Excessive bleeding or hemorrhage are the classic signs of Vitamin K deficiency, however, these symptoms are relatively extreme. Bone mineralization (resulting in osteoporosis) is another sign of Vitamin K deficiency. Due to these extreme markers, it is wise to simply include modest amounts of Vitamin K rich foods into the diet regularly. There is currently no upper limit for Vitamin K intake. 

Individuals with fat malabsorption issues

Fat malabsorption is caused by your intestines' inability to absorb nutrients from your body. If you have impaired fat absorption, you may also have difficult absorbing and utilizing fat-soluble vitamins! Fat malabsorption tends to be an issue with individuals suffering from inflammatory bowel disease, leaky gut syndrome, those who have had their gallbladder removed, and those on certain medications. If you suffer from any of these, or any other malabsorption, it is imperative that you speak with a qualified nutritionist or healthcare professional to address any deficiencies and work to correct your malabsorption issues.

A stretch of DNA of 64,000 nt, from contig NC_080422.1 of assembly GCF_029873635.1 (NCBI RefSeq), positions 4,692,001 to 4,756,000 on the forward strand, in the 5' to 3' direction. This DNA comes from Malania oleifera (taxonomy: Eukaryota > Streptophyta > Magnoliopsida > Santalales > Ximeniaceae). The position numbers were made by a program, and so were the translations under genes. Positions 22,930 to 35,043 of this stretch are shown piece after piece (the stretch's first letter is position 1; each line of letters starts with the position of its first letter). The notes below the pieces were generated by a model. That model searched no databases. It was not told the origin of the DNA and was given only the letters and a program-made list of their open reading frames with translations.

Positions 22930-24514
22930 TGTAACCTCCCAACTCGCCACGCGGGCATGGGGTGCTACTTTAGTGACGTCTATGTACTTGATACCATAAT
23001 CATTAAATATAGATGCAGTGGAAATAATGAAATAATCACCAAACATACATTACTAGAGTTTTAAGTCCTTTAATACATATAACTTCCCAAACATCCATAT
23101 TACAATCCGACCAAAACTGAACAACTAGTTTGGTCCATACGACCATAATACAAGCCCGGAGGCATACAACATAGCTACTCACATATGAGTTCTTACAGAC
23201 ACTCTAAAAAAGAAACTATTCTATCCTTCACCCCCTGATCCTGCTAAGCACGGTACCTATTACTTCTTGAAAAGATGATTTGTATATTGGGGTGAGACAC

Did I give you all the information you could possibly want on fat-soluble vitamins? Do you have any questions regarding these important micronutrients? Is there something you'd like to see me cover in the future? Leave a comment and let me know! I love hearing from my readers! 

Erica 

Carbohydrates 101, Part One